The proportion of dads who stay at home full-time to care for kids has nearly doubled since 1989. Dads are spending three times as many hours on childcare each week, and more than twice as many hours on housework, as they were a half-century ago. The proportion of male registered nurses more than quadrupled over roughly the same period.

But those numbers disguise a truth: many boys are still growing up with a narrow view of who and what they can be, should be, are expected to be. They face intense pressure to be a certain sort of boy and to become a certain sort of man.

For all the change, still only 7 percent of fathers are stay-at-home dads, compared to 27 percent of mothers who are stay-at-home moms. Dads still spend far less time than moms on childcare and housework, and they face more pressure to earn money for their families. And while the number of male nurses may be growing, they still only account for a little over 11 percent of the field—a field that is forecast to expand rapidly over the next decade, creating hundreds of thousands of new jobs at the same time that the number of jobs in male-dominated industries, like manufacturing, are likely to shrink. (Certain other jobs that revolve around nurturing also remain largely female: men account for only 4 percent of dental assistants, 6 percent of childcare workers, and 11 percent of elementary school teachers, for example, and there are actually fewer men in teaching now than there were two decades ago.)

Many of us have encouraged our daughters to be more like stereotypical boys—to pursue professional ambitions, to become leaders in business and politics, to be, as I told my own daughter, strong and fearless. But there has been no equivalent social movement to persuade our boys to embrace the best qualities associated with girls.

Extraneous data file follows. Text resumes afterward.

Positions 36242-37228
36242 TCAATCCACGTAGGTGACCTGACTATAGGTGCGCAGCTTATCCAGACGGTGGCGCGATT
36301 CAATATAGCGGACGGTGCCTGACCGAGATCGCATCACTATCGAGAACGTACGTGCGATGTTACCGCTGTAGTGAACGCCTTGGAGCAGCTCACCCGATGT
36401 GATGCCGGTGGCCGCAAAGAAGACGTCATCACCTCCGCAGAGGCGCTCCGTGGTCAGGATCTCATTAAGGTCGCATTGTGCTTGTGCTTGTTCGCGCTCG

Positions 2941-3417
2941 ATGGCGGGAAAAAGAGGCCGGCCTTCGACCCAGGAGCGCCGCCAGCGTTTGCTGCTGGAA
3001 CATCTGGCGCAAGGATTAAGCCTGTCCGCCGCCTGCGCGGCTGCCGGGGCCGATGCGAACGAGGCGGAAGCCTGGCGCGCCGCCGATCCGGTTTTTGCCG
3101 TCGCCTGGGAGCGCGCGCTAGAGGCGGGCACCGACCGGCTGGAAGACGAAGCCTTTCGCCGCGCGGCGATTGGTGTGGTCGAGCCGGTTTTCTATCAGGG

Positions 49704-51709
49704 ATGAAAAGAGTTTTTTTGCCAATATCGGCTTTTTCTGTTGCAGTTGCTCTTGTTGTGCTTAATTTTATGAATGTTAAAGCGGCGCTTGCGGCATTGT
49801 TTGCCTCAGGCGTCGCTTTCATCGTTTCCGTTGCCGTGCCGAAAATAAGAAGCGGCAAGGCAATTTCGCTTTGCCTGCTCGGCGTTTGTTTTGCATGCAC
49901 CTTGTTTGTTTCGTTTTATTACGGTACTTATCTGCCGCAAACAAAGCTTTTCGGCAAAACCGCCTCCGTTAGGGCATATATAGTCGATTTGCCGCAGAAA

Girlishness is so cringeworthy, in fact, that eight in ten adolescent American boys have heard someone tell a boy he’s acting like a girl, an insult meaning weak or emotional or gay. The result is a rising generation of young men who are still learning disdain for the things we consider feminine, and are still shaped by stubborn old stereotypes about what it means to be a man. More than one-third of boys believe that, in the eyes of society, strength and toughness are the most important qualities they can have. About the same number believe that boys are expected to suppress their feelings of fear and sadness.

We raise boys to halve themselves, to deny and disavow the necessary skills of feeling, expressing, and connecting with other people, according to Terry Real, a family therapist and author of a book on male depression. He sees the results of the way we raise boys in his practice: men who are unable to sustain the closeness that they and their romantic partners crave. Women across the board want more emotional intimacy from men than we have raised boys to cherish and deliver, he told me.

But men and boys also want more emotional intimacy than we raise them to expect. Truly allowing boys to be boys would mean allowing them to admit that, actually, they want this kind of closeness—often even more than they want sex. And they want closeness not only in their romantic relationships but also in their friendships, especially their friendships with other boys.

New York University psychologist Niobe Way has tracked groups of teen boys over periods of several years, interviewing them about how their friendships, and their feelings about friendship, change over time. She found that in early adolescence, until about age fifteen, boys sound a lot like girls when they talk about their friends. They are effusive about the boys they turn to for deep companionship and intimacy, speaking often about trusting them with their secrets.